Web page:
The Partial Derivative

Maxwell's Equations (Home)

The Plus (+) Sign in Ampere's Law

You probably know what addition is, in terms of the (+) sign for numbers:

[Equation 1]

There are a couple things that make this addition sign worth talking about. The first is that this is a vector addition, which means the addition is componentwise. To make this explicit, let's start with two 3-dimensional vector fields, let's call them A and B. Then the addition of these two components is shown in Equation [2]:

the addition of 3-d vector fields is componentwise
[Equation 2]

Equation [2] is pretty straightforward, and since the units of Ampere's Law are Amps/meter^2, this plus sign relates components with these values.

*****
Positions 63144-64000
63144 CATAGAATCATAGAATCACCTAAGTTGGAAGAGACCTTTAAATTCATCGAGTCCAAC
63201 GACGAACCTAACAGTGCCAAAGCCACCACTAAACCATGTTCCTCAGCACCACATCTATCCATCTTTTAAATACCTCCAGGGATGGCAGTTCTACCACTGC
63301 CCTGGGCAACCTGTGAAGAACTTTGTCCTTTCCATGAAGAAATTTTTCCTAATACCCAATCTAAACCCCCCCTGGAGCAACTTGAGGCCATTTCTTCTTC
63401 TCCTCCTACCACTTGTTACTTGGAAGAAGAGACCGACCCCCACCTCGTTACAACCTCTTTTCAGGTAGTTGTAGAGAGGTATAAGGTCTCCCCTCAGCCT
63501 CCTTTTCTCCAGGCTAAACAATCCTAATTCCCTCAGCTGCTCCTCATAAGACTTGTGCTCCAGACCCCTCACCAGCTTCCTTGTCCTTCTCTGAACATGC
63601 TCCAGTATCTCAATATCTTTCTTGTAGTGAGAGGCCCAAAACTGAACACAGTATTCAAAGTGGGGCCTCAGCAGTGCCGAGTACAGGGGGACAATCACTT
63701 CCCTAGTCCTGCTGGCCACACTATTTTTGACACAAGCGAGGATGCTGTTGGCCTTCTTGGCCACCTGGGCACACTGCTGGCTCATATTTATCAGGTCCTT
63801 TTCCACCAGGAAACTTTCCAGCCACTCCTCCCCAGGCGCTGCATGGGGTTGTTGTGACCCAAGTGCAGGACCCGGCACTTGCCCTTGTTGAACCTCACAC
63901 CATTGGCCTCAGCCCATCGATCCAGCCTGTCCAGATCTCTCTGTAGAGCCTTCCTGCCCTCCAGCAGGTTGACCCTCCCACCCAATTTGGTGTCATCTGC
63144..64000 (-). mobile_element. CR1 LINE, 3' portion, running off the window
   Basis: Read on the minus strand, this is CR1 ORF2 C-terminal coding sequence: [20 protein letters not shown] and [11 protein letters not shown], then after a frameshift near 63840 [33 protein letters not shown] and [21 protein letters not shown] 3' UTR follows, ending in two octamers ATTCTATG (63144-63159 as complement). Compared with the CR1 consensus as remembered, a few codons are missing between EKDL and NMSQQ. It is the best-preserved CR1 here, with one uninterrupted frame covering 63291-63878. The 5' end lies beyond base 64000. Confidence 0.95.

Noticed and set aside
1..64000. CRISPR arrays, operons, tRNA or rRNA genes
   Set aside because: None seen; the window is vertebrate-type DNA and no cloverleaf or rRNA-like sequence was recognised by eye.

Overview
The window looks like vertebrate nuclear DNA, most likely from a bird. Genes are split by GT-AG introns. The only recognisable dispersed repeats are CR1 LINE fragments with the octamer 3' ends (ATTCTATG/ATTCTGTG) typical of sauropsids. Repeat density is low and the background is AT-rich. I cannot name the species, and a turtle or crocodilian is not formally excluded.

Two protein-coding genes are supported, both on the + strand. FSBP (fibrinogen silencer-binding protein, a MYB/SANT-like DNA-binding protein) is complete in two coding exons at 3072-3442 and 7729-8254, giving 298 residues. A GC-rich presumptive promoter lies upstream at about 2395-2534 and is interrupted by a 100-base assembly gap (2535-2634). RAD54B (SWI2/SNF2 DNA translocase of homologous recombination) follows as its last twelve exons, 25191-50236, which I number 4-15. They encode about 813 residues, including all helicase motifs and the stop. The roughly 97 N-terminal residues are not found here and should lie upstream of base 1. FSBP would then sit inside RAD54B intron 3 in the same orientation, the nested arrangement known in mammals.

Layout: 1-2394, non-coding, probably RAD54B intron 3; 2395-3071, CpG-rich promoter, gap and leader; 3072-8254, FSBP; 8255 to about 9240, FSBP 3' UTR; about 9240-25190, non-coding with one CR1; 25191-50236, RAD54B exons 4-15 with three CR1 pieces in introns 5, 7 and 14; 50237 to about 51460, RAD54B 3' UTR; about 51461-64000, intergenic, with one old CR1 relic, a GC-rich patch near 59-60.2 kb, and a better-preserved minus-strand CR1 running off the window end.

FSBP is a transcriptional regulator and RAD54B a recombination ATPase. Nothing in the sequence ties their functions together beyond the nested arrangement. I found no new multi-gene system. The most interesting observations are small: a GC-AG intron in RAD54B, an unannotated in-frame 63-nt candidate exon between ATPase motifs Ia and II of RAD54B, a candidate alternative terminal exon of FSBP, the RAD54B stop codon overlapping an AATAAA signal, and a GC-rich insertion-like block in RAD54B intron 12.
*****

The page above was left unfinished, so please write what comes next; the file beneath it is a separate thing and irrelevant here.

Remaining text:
Finally, the last thing of importance is that physically, this plus sign means that there are two independent phenomena that can give rise to the same thing - namely the left side of Ampere's law, the curl of the magnetic field. This means that the effect of current density J and a time-varying electric flux density both give rise to the same thing. This is very interesting as it explains the equivalence of current density and change in electric flux density - which is also how electric current can flow through a circuit which includes a series capacitor. For more information, see Ampere's Law.

Maxwell's Equations

This page on the vector addition, particularly in relation to Ampere's Law of Maxwell's Equations is copyrighted. Copyright, 2012.